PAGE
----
• Completed clinical placements at London healthcare trusts: Barts Health NHS Trust, and University College London Hospitals NHS Foundation Trust

Sep 2008 - Jun 2010 A-Level: Access to Nursing, Nottingham College, Nottingham


If you don’t have a degree in nursing, a registered nurse degree apprenticeship (RNDA) also offers a route into the profession. This combines part-told study and practical placements in hospitals, GP practices, people’s homes or mental health facilities.


As a nurse, you’ll need to demonstrate excellent clinical skills, such as the ability to identify conditions, side effects of medication, and when treatments are not working.

However, the human aspect is also an innate part of nursing. That’s why it’s important to include some soft skills in your CV. While you can’t learn these on a course, you can develop them through experience, over time.

These soft skills include the ability to keep calm in stressful situations, ability to adapt, resilience and many more:


  • ICU: Experience delivering Advanced Cardiac Life Support (ACLS) to patients with chronic health conditions.
  • Leadership: Supervising CNAs and organised patient charts.
  • Empathy: Navigating sensitive situations (abuse and mental disorders).
  • Communication: Ability to communicate crucial and sensitive information to families.
  • Time management: Delivering medications, drips, and evaluations are required at timely intervals.


To enter the nursing profession, you’ll need to demonstrate the basic skills needed to save a life, whether you work in a hospice setting, an intensive care unit or in a hospital.

The level of support you’ll be required to give, will depend on your seniority and level of experience. In the UK, Basic Life Support (BLS) training is mandatory for registered nurses and healthcare assistants and Advanced Life Support (ALS) for nurses working in acute care:


Jan 2015 Advanced Life Support (ALS) - Day 2 Course, A&A Training Ltd

  • Airway management
  • High-quality CPR and defibrillation
  • Cardiac arrest management

Professional Affiliations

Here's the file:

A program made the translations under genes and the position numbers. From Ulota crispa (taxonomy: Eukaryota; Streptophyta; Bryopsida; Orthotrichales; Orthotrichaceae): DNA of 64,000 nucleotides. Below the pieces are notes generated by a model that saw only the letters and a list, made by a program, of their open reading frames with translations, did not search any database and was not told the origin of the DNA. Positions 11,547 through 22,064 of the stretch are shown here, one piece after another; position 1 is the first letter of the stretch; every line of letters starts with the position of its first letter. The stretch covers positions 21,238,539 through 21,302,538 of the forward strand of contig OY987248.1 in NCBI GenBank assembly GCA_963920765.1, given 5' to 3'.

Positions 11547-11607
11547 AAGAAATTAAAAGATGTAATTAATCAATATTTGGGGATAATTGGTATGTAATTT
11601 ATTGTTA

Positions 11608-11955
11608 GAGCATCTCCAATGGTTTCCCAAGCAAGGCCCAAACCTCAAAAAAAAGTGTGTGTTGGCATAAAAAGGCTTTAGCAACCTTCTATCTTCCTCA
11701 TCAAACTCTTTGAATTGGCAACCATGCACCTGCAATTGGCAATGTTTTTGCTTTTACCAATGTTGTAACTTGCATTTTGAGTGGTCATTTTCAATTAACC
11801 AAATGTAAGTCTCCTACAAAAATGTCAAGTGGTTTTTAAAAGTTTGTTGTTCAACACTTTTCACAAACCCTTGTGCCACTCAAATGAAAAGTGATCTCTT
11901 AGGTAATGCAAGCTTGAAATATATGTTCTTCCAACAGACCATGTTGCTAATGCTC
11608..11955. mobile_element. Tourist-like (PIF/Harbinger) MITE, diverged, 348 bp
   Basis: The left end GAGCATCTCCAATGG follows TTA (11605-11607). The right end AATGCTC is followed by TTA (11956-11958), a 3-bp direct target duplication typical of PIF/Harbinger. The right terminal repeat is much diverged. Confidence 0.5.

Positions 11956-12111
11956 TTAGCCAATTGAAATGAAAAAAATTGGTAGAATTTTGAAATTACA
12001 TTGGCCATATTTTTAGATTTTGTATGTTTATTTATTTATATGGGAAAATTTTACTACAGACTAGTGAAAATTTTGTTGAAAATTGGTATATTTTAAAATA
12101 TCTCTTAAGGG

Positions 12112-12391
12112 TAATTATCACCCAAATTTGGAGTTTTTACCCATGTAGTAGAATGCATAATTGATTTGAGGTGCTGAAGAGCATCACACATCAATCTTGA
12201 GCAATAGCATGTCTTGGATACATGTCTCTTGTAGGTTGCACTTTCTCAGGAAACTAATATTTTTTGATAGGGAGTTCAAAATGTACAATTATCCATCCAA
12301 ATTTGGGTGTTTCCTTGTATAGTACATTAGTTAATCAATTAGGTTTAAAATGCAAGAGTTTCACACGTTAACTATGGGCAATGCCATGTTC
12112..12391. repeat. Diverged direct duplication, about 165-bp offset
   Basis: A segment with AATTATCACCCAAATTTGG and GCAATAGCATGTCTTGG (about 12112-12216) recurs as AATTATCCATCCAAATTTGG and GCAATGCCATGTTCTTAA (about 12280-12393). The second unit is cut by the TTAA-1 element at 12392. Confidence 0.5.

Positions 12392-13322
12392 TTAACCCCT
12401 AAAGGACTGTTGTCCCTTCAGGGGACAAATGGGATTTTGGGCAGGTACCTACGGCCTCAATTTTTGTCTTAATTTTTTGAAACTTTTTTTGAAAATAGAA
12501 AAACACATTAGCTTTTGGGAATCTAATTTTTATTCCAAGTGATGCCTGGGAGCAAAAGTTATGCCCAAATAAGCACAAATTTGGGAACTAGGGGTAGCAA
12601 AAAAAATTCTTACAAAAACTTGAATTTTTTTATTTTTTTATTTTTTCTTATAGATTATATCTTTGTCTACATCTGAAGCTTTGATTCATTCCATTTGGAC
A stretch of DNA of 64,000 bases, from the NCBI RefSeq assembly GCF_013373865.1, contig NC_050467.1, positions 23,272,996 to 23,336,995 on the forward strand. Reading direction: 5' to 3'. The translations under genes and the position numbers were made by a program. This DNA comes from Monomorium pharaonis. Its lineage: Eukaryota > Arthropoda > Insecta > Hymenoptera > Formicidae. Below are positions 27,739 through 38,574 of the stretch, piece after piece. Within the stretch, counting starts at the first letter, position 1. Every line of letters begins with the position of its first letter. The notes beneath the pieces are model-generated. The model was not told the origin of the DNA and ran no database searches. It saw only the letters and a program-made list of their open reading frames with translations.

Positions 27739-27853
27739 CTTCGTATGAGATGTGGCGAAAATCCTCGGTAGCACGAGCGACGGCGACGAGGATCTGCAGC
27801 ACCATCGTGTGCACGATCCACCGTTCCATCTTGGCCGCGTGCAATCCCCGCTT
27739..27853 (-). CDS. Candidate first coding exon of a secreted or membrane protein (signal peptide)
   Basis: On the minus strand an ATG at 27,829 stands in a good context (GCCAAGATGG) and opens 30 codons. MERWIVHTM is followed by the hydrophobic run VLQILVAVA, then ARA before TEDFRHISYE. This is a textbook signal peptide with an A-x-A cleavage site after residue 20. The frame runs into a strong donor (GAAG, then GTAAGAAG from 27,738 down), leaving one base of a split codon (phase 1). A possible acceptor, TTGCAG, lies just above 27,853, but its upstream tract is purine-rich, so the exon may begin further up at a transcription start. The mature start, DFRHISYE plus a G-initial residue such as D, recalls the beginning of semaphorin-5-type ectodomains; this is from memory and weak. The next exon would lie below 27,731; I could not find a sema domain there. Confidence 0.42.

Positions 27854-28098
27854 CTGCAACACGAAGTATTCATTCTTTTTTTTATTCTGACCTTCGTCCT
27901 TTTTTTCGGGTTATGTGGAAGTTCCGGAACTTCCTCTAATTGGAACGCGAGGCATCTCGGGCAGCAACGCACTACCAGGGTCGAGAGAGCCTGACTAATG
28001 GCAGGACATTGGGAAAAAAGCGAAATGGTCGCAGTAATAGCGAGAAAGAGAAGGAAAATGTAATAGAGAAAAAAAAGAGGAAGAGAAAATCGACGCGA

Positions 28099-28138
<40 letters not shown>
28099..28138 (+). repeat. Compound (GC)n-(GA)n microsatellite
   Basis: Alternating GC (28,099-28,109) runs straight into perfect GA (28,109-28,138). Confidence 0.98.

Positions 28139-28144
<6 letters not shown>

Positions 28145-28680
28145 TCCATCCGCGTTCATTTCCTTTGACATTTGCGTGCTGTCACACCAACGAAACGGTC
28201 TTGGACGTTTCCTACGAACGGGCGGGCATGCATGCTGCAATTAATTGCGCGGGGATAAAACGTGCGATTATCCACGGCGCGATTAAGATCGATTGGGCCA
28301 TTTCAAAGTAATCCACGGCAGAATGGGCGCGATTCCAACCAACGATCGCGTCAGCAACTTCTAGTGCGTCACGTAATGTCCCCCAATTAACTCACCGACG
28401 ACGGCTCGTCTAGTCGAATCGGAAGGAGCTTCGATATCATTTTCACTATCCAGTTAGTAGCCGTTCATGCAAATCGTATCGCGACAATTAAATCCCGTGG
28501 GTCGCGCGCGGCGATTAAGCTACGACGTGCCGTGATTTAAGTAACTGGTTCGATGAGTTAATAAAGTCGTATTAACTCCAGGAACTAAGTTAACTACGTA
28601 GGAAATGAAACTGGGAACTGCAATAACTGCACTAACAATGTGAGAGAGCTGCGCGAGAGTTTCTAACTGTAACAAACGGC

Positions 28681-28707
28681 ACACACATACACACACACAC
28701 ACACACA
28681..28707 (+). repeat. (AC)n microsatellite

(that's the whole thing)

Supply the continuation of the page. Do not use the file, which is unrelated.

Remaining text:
As mentioned, to practice as a nurse in the UK, you need to be registered with the Nursing & Midwifery Council (NMC), the professional regulator of nurses, midwives and nursing associates.

There are also other professional nursing bodies and organisations, such as the Royal College of Nursing (RCN), which can help expand your network, offer support and increase your career opportunities:

Professional affiliations

Jul 2013 – present Nursery and Midwifery Council (NMC)

Apr 2018 - present Royal College of Nursing

Volunteer Experience

Volunteering can be a great way to gain valuable experience in nursing or bridge knowledge gaps. By volunteering, you could expand your knowledge of healthcare-related issues or specific health conditions, gain experience of working with specific patient groups or specific health conditions and much more:

Volunteer experience

Jul 2013 - Oct 2013 Volunteer Nurse, Brantley Medical Centre, York

  • Reviewed patient medical records and made recommendations to nursing staff accordingly.
  • Provided assistance to doctors as needed.
  • Conducted urine and blood tests on individual patients as required.

Format and layout


Nursing is a regulated profession and requires a certain amount of knowledge and training to perform specific tasks.

That’s why a reverse-chronological CV is best, where the different sections are laid out in date order (with your most recent experience first) to allow recruiters to quickly spot whether you have the requisite experience and training.

If you’re a newly-qualified nurse, you can prioritise your education, training and volunteer experience.

Layout and design

In the medical sector, a certain level of professionalism is expected. In this sense, recruiters do not expect you to be creative in your CV. On the contrary, present a neat and clear document by limiting the number of colours to two or three in rather sombre shades, in line with the profession. Use a CV template or resume template to ease the process of building a great-looking resume or CV.

Also, make use of white space and use bold and larger font sizes to emphasise headings and titles.

Create your CV as a nurse now!

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Editorial Team
Our team at Jobseeker offer CV, resume and cover letter guidance with practical tips, industry insights, and expert advice for job seekers to succeed in their career journeys.